ISLAMABAD, Aug 12 (APP): A close collaboration between Inter-Services Intelligence (ISI) and Afghan National Directorate of Security (NDS) would help check terrorist activities, Prime Minister’s Adviser on Foreign Affairs Sartaj Aziz said on Friday.
Addressing a press conference here, the Advisor expressed confidence that a close ISI-NDS working relationship would result in effective border management with Afghanistan.
Sartaj Aziz said the response by Pakistani border forces in retaliation to firing from terrorists and drug smugglers to trespass, was often mistaken by Afghan side as unprovoked firing from Pakistan.
A trust-worthy exchange of information and intelligence sharing would check the inflow of terrorists, he added.
The Adviser said though several clues pointed to involvement of Indian intelligence agency RAW in the recent Quetta terrorist incident, however “Pakistan would not want finger-pointing without solid proof”.
He said the Indian serving officer Kalbhushun Yadav arrested
on spying charges was running a network in Pakistan and investigations were in progress to find his links with the Quetta incident.
The Adviser said Pakistan was considering to translate its unilateral moratorium of Comprehensive Test Ban Treaty (CTBT) of nuclear material into a bilateral arrangement on non-testing with India.
Sartaj Aziz terming it a “one-step ahead” in Pakistan’s commitment to nuclear non-proliferation said the ball would be in India’s court to endorse the objective.
Despite being non-signatory to the Treaty, Pakistan maintains a voluntary moratorium on nuclear testing.
Sartaj Aziz said Pakistan consistently supported CTBT after it voted on adoption by the UN General Assembly in 1996.
He said Pakistan’s strong lobbying efforts for membership of Nuclear Suppliers Group (NSG) had yielded positive results.
Pakistan’s arguments for criteria-based approach, and the impact of any India-specific exemption on the strategic stability in South Asia and on the future of non-proliferation regime, has been accepted by several NSG countries, he added.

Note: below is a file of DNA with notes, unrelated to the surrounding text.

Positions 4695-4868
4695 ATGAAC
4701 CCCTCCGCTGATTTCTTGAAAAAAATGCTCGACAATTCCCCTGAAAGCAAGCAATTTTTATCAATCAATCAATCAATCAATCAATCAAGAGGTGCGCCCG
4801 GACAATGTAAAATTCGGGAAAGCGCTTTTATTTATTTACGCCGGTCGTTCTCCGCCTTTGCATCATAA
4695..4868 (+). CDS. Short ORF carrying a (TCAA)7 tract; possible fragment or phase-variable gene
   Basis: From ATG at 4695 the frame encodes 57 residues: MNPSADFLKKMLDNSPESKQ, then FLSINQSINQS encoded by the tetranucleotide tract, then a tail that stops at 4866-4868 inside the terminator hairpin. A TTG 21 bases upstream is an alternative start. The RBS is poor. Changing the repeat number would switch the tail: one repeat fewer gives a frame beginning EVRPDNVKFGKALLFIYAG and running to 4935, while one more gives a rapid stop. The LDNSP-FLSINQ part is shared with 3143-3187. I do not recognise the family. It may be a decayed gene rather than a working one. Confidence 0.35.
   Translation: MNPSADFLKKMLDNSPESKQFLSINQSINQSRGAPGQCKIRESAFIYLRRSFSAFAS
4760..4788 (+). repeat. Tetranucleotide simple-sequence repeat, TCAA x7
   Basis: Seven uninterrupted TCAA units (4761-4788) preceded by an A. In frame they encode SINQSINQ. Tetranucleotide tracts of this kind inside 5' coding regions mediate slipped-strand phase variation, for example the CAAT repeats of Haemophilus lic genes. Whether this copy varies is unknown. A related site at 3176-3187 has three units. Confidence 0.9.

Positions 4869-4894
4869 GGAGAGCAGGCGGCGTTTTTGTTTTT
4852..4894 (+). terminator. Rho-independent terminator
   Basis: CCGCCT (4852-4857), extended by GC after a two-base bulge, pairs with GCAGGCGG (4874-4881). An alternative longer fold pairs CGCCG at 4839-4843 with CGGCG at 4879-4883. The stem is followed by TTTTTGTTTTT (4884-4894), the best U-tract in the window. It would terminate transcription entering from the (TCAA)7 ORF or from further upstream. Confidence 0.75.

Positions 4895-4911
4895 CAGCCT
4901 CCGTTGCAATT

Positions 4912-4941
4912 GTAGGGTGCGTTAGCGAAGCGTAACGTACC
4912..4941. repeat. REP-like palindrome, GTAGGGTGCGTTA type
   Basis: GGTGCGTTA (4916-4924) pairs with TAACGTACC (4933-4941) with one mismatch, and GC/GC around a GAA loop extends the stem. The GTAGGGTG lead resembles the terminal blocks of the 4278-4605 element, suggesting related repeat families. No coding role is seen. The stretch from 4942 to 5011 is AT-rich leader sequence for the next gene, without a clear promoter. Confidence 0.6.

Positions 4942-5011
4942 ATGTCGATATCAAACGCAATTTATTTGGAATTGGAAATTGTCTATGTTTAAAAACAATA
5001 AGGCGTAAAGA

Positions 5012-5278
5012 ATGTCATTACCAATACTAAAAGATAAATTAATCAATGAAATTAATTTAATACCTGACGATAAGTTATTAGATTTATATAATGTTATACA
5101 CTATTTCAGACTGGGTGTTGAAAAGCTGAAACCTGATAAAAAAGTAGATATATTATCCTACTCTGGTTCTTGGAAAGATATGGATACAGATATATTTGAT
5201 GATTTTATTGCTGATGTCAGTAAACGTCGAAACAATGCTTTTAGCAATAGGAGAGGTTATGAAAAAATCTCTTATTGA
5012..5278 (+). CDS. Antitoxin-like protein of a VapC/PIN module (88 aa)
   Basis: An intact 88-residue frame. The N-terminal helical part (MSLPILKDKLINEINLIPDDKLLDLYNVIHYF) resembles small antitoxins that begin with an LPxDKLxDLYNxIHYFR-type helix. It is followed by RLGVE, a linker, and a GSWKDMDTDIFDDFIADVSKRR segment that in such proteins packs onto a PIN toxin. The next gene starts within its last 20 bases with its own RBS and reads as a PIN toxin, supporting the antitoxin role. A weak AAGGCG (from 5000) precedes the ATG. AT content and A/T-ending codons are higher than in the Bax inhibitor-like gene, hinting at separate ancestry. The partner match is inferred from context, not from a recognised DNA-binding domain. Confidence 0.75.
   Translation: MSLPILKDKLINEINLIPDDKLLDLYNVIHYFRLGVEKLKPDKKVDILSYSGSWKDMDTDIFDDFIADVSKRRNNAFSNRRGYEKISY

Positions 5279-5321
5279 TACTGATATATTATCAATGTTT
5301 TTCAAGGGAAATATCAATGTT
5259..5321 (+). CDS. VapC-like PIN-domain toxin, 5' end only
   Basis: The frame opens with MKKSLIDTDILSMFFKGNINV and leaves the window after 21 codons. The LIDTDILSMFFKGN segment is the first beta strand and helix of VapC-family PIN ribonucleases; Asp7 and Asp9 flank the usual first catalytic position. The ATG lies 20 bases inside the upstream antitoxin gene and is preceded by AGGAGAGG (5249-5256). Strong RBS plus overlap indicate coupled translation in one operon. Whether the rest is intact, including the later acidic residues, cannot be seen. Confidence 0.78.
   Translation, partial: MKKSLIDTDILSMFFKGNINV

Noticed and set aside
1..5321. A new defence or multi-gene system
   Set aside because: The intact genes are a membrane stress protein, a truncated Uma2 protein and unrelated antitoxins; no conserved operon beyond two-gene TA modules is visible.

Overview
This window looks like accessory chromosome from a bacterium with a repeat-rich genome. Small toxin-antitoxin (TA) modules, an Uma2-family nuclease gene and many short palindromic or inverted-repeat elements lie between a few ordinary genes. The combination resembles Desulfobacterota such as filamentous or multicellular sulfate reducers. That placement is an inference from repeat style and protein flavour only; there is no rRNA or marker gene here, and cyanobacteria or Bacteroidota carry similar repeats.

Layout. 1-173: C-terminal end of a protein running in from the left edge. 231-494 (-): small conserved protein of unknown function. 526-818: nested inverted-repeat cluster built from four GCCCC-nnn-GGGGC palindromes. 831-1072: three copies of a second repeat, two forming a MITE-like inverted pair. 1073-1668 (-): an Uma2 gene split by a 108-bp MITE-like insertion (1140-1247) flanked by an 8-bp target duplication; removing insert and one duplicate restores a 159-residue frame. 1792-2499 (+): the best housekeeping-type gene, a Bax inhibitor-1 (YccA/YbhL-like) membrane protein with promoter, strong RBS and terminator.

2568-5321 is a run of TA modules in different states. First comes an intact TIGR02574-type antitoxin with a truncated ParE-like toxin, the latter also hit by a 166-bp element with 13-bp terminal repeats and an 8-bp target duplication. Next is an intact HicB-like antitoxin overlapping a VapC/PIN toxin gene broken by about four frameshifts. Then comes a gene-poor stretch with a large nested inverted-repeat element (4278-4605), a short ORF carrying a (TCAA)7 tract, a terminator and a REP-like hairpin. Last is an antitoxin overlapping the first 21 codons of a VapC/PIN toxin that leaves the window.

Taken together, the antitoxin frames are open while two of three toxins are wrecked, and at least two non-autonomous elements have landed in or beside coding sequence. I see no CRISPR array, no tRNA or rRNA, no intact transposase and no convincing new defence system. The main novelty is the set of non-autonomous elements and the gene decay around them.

“It’s not only that we aim at blocking India. It’s the strategic stability to which Pakistan and India are inter-dependent upon,” he said.
He said Pakistan was committed not to transfer nuclear weapons to other states or assist others to acquire nuclear weapons.
He said Pakistan was confident of the merits of its membership application, with its export controls fully harmonized with those of NSG, Missile Technology Control Regime (MTCR) and Australia Group.
The Adviser mentioned the recent three steps taken to strengthen nuclear safety including public statement on nuclear test moratorium, ratification of the 2005 amendment to the Convention on Physical Protection of Nuclear Material (CPPNM) and declaring adherence to NSG guidelines.
He said the issue of NSG membership could not be separated from the consideration of strategic stability in the region.
“In 2008, the NSG missed an opportunity to promote simultaneous adherence to non-proliferation benchmarks by Pakistan and India, as a part of a package deal, which would have promoted restraint and stability in the region,” he said.
The Advisor said, “We are formally inviting NSG Troika (Korea, Argentina and Switzerland) to visit Pakistan for a detailed briefing on our credentials.”